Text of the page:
"Knowing one's enemies is a good thing, but knowing one's friends is better. Your enemy skulks around in the dark seeking to destroy all the good things God wants to give you. Now, come meet your friends next Sunday Morning at Trinity Church."
Here is hoping the vandals accept her offer.
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THIS week marked municipal elections across the state, and at least of those two races ended in a tie.
In Hundred, Wetzel County, Mayor Charles A. Sine and Councilman Charles Himelrick each received 36 votes in the race for mayor.
In Friendly, Jerry Hayes tied with Mayor Bonnie Hostuttler with five votes each.
While the outcome could change once votes are
officially counted — it proves that every vote matters.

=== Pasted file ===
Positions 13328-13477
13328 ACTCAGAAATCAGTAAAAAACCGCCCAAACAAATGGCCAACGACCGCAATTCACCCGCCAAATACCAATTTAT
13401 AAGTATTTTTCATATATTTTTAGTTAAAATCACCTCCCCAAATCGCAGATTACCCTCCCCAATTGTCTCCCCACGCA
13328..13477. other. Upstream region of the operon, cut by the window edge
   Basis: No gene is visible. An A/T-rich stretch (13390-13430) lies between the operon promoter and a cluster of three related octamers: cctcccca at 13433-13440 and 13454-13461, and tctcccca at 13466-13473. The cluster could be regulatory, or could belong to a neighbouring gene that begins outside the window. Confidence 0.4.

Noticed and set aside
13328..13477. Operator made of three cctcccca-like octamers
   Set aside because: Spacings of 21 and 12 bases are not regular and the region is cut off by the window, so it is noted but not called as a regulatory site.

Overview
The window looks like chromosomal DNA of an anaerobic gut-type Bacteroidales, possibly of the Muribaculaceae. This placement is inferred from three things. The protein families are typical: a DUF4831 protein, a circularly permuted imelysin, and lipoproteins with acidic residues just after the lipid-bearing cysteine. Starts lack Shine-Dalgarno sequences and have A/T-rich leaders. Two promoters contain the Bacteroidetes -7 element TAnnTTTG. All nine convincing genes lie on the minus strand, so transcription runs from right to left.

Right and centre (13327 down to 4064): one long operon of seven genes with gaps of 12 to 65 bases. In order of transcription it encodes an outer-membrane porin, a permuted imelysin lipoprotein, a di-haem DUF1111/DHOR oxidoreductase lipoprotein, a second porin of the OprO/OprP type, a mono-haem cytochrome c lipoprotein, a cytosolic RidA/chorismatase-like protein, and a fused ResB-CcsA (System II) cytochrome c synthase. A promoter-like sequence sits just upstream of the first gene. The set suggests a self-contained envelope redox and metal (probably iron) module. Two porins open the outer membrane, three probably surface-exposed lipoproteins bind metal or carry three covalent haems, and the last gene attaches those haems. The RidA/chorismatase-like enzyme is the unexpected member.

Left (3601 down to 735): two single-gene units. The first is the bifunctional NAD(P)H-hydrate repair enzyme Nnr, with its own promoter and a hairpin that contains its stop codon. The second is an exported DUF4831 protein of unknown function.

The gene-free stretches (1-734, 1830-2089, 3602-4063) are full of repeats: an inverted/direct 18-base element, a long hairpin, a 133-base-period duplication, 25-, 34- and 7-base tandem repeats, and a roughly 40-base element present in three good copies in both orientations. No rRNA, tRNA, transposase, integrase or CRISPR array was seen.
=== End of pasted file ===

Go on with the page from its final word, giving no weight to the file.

But the outcomes of these races also are evidence that some towns in the state may just be too small to have a government. Hundred's population was 299 in the last Census, which found only 132 people in Friendly.
If a mere six votes gets someone elected mayor, perhaps residents should consider dissolving that town.
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DESPITE an increase in carbon dioxide in the Earth's atmosphere, the New York Times
reported this week that the rise in global temperatures has slowed down since 1998.
"The slowdown is a bit of a mystery to climate
scientists," wrote Justin Gillis, the newspaper's environmental reporter.
This reality flies in the face of advocates of limiting carbon dioxide emissions. Michael Mann and others insisted there would be a sudden "hockey stick" spike in temperatures in that period.
Instead the increase slowed.
The failure to accurately forecast temperatures should fuel skepticism.
Before Americans accept any trillion-dollar policy changes, they will need to be convinced that politicians have the science right.